in my opinion a points system is the best approach. award so many points for each class attended, so many points for calls that were responded to, and so many points for years of service. make it where each rank must have a certain amount of points before a member is eligible to run for that particular position. then vote. then let the chips fall where they may.

    the point system would allow everyone a fair chance but still require that persons in a leadership position be qualified in one way or another. it would be benificial to the members that have taken the time to attend training classes, but it would not shut out the experience of those who participate and make calls, and it would take into account senority as well. if someone who is a jack***** happens to get a lot of points, the membership would still have the chance to vote for or to vote against each individual eligible to run for rank.

    maybe this isn't the best way, but it sure as hell beats the buddy system........
    Last edited by peon30; 12-25-2004 at 09:01 PM.

  6. #6
    Forum Member

    Join Date
    Mar 2004
    Posts
    236

    Default

    People lose thier property b/c of lack of properly equipped departments, mutual aid and planning; not b/c of the buddy system. If they have no uniform system planned for the attack of incidents, you just may fail.

    If you fail to plan, you plan to fail.

    We vote in our civil officers, and our chief line officer; from a list of qualified personnel. We keep that on hand for every election. The other line officers are appointed by the chief, president, ambulance chief, and one membership person. They are also appointed from a list of qualified persons.

    We still vote on the final list of officers, but just so everyone gets a fair shot at thier opinions. If we see a problem or a personality conflict; it will be taken care of as needed.

    We require a copy of all training certs/letters for all personnel so we can keep track of what does what. But we also require that they actually be ACTIVE on a percentage of the runs, to be considered an Active Member. If someone has all that training I listed, and even 20 years in; but only attended 1 call every 2 years. That person is not qualified. It's skills and expirence we're looking for; HANDS ON is what we like.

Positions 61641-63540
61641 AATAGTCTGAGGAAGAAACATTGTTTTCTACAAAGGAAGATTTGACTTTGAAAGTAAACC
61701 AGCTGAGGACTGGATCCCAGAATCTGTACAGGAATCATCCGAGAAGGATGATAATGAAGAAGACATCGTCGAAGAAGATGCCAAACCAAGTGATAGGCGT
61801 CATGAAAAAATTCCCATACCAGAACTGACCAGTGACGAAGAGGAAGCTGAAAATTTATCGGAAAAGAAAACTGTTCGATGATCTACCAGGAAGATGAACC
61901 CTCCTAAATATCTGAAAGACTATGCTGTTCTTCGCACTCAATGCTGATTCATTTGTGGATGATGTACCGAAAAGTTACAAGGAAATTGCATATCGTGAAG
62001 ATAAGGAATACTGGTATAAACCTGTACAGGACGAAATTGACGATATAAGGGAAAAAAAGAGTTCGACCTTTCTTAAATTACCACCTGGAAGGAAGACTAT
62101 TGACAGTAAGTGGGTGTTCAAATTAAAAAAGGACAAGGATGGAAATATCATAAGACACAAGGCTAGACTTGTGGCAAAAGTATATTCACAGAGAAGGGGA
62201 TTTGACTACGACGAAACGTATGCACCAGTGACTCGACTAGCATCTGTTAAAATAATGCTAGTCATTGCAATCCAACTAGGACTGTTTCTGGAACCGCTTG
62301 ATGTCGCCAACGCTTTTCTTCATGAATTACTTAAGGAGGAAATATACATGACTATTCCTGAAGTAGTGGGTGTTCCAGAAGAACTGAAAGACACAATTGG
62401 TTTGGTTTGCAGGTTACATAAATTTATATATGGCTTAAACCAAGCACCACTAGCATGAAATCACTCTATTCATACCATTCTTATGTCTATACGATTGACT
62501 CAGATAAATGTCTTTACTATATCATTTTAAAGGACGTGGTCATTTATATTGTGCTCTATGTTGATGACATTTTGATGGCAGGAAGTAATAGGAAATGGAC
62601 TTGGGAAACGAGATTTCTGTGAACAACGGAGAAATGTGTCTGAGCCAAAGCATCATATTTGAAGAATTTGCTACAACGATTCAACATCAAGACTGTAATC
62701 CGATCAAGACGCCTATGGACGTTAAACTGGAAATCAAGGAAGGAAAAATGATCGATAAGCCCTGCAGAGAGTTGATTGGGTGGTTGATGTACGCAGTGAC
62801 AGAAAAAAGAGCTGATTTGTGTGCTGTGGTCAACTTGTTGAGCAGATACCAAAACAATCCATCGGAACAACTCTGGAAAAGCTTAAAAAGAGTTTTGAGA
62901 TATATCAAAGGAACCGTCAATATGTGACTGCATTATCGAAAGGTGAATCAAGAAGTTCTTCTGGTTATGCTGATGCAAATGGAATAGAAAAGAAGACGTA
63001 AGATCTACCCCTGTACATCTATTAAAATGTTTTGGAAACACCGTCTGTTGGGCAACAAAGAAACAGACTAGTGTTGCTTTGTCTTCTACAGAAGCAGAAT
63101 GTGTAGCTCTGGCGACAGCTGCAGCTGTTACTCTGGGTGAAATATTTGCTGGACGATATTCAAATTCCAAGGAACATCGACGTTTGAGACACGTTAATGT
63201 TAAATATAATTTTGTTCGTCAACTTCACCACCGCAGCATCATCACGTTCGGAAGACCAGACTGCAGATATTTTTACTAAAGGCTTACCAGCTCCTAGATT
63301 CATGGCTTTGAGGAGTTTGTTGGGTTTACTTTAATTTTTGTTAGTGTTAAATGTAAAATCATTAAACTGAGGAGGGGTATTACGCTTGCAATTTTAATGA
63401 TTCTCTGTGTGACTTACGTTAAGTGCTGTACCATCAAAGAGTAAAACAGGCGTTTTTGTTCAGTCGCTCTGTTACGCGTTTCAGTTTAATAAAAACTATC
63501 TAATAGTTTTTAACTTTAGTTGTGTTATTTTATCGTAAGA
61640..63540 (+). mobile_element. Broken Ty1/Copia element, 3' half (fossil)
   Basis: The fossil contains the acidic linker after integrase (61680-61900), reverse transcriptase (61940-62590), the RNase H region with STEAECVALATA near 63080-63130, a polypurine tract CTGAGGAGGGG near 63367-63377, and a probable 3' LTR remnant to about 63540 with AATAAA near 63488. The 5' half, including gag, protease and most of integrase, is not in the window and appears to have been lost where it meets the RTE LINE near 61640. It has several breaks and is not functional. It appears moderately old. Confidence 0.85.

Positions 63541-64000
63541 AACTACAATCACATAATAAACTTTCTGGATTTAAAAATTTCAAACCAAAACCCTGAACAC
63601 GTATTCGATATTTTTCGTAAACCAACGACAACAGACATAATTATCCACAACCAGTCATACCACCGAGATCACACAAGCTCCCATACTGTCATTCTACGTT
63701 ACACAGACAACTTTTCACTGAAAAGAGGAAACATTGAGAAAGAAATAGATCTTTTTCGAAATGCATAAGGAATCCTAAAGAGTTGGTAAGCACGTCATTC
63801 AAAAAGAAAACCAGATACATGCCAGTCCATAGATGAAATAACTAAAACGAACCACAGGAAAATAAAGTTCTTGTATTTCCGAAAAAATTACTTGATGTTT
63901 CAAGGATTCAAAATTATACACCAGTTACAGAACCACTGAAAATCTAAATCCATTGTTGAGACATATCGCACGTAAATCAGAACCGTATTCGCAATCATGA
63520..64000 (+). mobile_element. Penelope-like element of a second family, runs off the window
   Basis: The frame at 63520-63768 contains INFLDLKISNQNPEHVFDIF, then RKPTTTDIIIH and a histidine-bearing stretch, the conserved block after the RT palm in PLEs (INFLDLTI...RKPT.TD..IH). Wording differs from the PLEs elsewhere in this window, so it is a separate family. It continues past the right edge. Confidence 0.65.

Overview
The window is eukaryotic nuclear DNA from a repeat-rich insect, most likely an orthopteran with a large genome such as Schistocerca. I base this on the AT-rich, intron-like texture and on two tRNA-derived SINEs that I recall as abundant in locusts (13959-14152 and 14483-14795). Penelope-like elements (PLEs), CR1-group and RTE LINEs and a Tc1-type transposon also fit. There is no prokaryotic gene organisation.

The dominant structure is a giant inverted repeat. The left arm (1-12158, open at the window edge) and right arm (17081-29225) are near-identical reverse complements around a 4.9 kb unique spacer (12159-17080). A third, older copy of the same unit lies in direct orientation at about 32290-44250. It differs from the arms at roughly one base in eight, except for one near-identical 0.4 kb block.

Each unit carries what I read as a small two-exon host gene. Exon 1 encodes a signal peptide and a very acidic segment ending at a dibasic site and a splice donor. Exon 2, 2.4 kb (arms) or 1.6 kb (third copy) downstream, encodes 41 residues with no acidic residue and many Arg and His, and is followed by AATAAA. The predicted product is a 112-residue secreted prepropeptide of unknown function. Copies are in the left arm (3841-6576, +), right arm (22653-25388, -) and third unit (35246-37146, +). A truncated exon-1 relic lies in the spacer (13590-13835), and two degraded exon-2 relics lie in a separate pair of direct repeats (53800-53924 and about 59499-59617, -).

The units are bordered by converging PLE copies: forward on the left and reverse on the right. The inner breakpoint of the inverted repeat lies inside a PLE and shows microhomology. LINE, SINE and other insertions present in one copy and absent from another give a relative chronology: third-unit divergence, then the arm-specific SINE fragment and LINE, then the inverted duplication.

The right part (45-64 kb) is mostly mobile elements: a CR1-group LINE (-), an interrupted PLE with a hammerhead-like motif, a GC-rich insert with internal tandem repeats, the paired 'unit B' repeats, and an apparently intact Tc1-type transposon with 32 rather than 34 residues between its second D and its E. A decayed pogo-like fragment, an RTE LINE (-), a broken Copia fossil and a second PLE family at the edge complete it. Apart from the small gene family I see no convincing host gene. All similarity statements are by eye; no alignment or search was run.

7. #7
    Forum Member

    Join Date
    Dec 2004
    Location
    mississippi
    Posts
    84

    Default

    lack of equipment, mutual aide, and lack of planning are also contributing factors to loss of life and property, however, the buddy system promotes lack of planning in that it allows people to be in leading roles who don't know how to plan or how to lead.

    all too often do losses happen and nothing is done to fix it until after the loss has occured. planning changes this, and we need qualified people who know how to plan. it's too late to fix the fence once the horse gets out.

  8. #8
    55 Years & Still Rolling
    hwoods's Avatar
    Join Date
    Jun 2002
    Location
    Glenn Dale Md, Heart of the P.G. County Fire Belt....
    Posts
    10,739

    Cool Well......................

    No organization of any kind should operate without guidelines and minimum requirements for both positions and operations. I would stop short of saying that the "Good ole Boy" system burns houses down, since I've seen parking lots built by very well qualified Officers. I do, however, understand where we end up with a system that allows folks to be placed in office by popularity contests. We, and our neighbors, are governed by a set of minimum Training requirements established, and written into law, by our County. If you are a very fast mover on training, it will still take seven years to become elegible to be a Chief Officer. Our Chiefs must have 4 years in a lower office, Certifications as Fire Officer II, Instructor I, EMT-B, and quite a few smaller things. You must also get 12 hours of Continuing Ed credits each year. On a personal note, I encourage everyone to get National Pro Board Certification for anything that they can. If you come to Maryland from out of state, your training is acceptable to us.

    We also use a rather comprehensive set of Standard Operating Procedures that govern Apparaus placement and function, Crew duties and responsibilities, and other areas. As a result, we do a pretty decent job, but there are times that something doesn't work properly, so we have the leeway to adapt and overcome.
    Never use Force! Get a Bigger Hammer.
    In memory of
    Chief Earle W. Woods, 1912 - 1997
    Asst. Chief John R. Woods Sr. 1937 - 2006

    IACOJ Budget Analyst

    I Refuse to be a Spectator. If I come to the Game, I'm Playing.

    www.gdvfd18.com

  9. #9
    Forum Member
    ThNozzleman's Avatar
    Join Date
    Jun 2002
    Location
    Jefferson City, TN
    Posts
    4,338

    Default

    The problem with a lot of departments is that they don't want to set higher standards that they would have to live up to from now on. Tennessee recently passed legislation defining fire departments and what requirments they need to meet, including training and equipment. Of course, the good ol' boy political machine swung into action, with even a letter circulating among our departments that stated how much control and independance the departments would lose if the legislation passed. The lawmakers balked, and the legislation was reduced to a water-down version that amounts to pretty much a joke and doesn't really help or change anything at all. If the State lawmakers were really serious about change, they would make it happen. Unfortunately (for the people), all they worry about is re-election. If departments want to change for the better, they'll have to do it themselves.